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Clinical Updates on Iron Oxide

Iron oxide pigments used in micropigmentation are nowhere near 6 microns. Pigments vary in size from carbon black (.03 microns) to Iron Oxide Black at about .4 microns and upwards to 2-3 microns. The smaller the pigment size the more translucent the pigment. The larger the pigment size the more opacity you get. Natural iron oxides contain too much arsenic and mercury to be used safely in permanent makeup. Therefore synthetic iron oxides are the best for our profession. As to magnetic characteristics, iron oxide blacks or browns will be magnetic. The red and yellows are not magnetic

Recently a case of purported iron oxide allergy was diagnosed by a dermatologist; after further investigation, the actual culprit was nickel and not iron oxide. Technicians need to appreciate that iron oxides often contain nickel in amounts of up to 200mg/kg. Furthermore needles for micropigmentation are often dipped or coated with a nickel alloy. A retrospective survey of the literature indicates that the most frequent form of metallic allergen in women was nickel (17.9%) and in men chromium (12.9%). Other allergens encountered were: cobalt, mercury, and Perubalsam. Women have a higher ratio of positive reactions, in the group under 30 years, women predominate 7 times the mean and in the whole group 2.4 times. ( Cas Lek Cesk 1999 Aug 2; 138 (15):469-473.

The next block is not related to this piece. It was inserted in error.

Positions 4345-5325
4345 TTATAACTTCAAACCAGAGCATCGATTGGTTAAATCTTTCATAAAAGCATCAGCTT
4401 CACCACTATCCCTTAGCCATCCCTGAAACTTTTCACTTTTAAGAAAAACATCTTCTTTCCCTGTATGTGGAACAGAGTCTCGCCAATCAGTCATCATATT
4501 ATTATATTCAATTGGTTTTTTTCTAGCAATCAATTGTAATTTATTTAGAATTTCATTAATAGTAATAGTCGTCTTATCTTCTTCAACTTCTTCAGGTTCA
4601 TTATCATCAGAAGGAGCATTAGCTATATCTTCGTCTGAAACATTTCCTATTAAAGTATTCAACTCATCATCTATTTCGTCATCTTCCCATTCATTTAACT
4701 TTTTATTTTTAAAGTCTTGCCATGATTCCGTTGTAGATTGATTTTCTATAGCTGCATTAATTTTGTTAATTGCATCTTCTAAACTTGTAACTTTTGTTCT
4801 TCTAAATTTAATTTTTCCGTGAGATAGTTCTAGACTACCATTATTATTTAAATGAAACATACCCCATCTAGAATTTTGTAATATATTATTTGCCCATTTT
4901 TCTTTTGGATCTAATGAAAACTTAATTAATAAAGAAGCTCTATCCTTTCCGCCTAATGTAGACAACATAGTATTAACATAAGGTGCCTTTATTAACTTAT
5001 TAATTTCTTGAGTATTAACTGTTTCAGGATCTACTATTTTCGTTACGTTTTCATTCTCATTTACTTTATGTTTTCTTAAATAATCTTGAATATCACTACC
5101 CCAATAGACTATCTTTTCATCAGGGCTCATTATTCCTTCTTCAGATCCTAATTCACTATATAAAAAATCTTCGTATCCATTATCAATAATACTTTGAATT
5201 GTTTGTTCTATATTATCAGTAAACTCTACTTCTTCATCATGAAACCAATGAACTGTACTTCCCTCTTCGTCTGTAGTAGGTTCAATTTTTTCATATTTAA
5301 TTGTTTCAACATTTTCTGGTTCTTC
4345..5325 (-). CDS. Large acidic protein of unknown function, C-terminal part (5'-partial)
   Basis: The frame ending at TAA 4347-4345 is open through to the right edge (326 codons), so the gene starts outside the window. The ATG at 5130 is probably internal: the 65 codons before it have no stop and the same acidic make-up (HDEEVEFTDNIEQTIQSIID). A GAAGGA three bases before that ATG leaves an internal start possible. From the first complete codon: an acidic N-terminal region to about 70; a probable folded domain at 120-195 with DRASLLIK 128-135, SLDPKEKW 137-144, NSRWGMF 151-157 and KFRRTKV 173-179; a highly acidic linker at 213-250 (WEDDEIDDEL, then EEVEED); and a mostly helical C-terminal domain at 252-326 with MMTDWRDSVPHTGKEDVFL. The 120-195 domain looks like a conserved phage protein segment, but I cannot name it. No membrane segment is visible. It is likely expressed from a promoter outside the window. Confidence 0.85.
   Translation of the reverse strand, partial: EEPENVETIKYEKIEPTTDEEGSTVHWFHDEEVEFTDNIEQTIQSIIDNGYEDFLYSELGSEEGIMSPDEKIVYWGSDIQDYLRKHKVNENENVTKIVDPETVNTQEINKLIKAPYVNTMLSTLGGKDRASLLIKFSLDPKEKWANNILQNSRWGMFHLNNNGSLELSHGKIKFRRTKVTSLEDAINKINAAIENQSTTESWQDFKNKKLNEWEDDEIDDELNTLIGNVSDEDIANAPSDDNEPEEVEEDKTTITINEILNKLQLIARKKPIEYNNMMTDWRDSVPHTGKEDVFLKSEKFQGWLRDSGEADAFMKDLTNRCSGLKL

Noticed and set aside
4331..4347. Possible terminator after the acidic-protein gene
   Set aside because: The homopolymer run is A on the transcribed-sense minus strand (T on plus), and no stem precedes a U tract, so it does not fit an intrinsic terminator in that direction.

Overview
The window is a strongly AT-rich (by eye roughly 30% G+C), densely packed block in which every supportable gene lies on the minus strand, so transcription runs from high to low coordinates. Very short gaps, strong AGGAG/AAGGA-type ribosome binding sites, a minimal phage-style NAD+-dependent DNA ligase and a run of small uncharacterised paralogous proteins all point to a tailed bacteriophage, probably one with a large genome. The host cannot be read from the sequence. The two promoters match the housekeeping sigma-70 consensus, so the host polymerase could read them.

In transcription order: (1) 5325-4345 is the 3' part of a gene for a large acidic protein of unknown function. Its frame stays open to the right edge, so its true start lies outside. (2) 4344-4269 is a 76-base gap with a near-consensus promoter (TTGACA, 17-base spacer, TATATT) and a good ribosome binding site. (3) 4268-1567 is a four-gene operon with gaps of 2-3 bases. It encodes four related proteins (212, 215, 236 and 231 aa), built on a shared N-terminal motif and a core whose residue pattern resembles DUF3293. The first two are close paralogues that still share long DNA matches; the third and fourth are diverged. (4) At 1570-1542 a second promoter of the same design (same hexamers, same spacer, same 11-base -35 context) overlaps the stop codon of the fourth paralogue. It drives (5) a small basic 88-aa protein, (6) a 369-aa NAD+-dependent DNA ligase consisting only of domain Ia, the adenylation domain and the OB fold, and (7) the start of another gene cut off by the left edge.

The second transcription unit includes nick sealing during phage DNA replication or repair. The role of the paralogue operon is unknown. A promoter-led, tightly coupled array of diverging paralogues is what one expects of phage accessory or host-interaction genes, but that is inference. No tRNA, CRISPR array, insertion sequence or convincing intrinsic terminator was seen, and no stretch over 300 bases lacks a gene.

Dr. Norman Goldstein first described the red photo allergic reaction in tattoo pigments in 1967; he discovered that the allergy was not due to the red mercuric sulfide in all cases , but rather due to the yellow cadmium sulfide used in red pigments to make them brighter. Cadmium sulfide is the photosensitive substance used in photoelectric cells.

Dr. Linda Dixon

 


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